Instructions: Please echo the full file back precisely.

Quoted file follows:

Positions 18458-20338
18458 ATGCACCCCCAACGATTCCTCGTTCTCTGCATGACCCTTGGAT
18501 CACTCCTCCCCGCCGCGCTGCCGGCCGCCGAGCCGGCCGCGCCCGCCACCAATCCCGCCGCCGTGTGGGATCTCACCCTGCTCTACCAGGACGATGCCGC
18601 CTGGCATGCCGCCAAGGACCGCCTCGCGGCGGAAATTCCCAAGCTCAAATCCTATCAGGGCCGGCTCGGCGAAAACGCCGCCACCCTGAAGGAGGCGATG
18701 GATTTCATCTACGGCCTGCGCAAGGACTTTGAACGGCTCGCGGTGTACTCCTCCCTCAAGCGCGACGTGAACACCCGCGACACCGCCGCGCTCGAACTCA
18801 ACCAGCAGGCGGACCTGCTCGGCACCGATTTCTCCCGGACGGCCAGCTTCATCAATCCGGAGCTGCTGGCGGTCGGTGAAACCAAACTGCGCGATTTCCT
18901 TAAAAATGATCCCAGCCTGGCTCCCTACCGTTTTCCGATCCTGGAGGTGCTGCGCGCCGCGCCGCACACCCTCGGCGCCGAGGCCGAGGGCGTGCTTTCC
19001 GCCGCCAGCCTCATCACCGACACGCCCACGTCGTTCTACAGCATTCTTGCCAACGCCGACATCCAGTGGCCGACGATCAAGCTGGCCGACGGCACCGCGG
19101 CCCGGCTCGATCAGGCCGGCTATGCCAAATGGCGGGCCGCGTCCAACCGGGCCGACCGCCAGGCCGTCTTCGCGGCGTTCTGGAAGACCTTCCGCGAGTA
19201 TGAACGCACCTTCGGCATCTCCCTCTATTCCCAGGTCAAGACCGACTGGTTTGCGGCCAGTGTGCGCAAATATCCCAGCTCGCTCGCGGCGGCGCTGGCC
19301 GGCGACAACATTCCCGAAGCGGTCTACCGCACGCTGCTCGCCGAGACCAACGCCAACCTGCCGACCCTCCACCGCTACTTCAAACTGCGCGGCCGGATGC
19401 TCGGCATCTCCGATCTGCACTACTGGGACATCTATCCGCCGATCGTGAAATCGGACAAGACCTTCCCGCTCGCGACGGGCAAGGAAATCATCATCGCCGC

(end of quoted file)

Positions 18458-20338
18458 ATGCACCCCCAACGATTCCTCGTTCTCTGCATGACCCTTGGAT
18501 CACTCCTCCCCGCCGCGCTGCCGGCCGCCGAGCCGGCCGCGCCCGCCACCAATCCCGCCGCCGTGTGGGATCTCACCCTGCTCTACCAGGACGATGCCGC
18601 CTGGCATGCCGCCAAGGACCGCCTCGCGGCGGAAATTCCCAAGCTCAAATCCTATCAGGGCCGGCTCGGCGAAAACGCCGCCACCCTGAAGGAGGCGATG
18701 GATTTCATCTACGGCCTGCGCAAGGACTTTGAACGGCTCGCGGTGTACTCCTCCCTCAAGCGCGACGTGAACACCCGCGACACCGCCGCGCTCGAACTCA
18801 ACCAGCAGGCGGACCTGCTCGGCACCGATTTCTCCCGGACGGCCAGCTTCATCAATCCGGAGCTGCTGGCGGTCGGTGAAACCAAACTGCGCGATTTCCT
18901 TAAAAATGATCCCAGCCTGGCTCCCTACCGTTTTCCGATCCTGGAGGTGCTGCGCGCCGCGCCGCACACCCTCGGCGCCGAGGCCGAGGGCGTGCTTTCC
19001 GCCGCCAGCCTCATCACCGACACGCCCACGTCGTTCTACAGCATTCTTGCCAACGCCGACATCCAGTGGCCGACGATCAAGCTGGCCGACGGCACCGCGG
19101 CCCGGCTCGATCAGGCCGGCTATGCCAAATGGCGGGCCGCGTCCAACCGGGCCGACCGCCAGGCCGTCTTCGCGGCGTTCTGGAAGACCTTCCGCGAGTA
19201 TGAACGCACCTTCGGCATCTCCCTCTATTCCCAGGTCAAGACCGACTGGTTTGCGGCCAGTGTGCGCAAATATCCCAGCTCGCTCGCGGCGGCGCTGGCC
19301 GGCGACAACATTCCCGAAGCGGTCTACCGCACGCTGCTCGCCGAGACCAACGCCAACCTGCCGACCCTCCACCGCTACTTCAAACTGCGCGGCCGGATGC
19401 TCGGCATCTCCGATCTGCACTACTGGGACATCTATCCGCCGATCGTGAAATCGGACAAGACCTTCCCGCTCGCGACGGGCAAGGAAATCATCATCGCCGC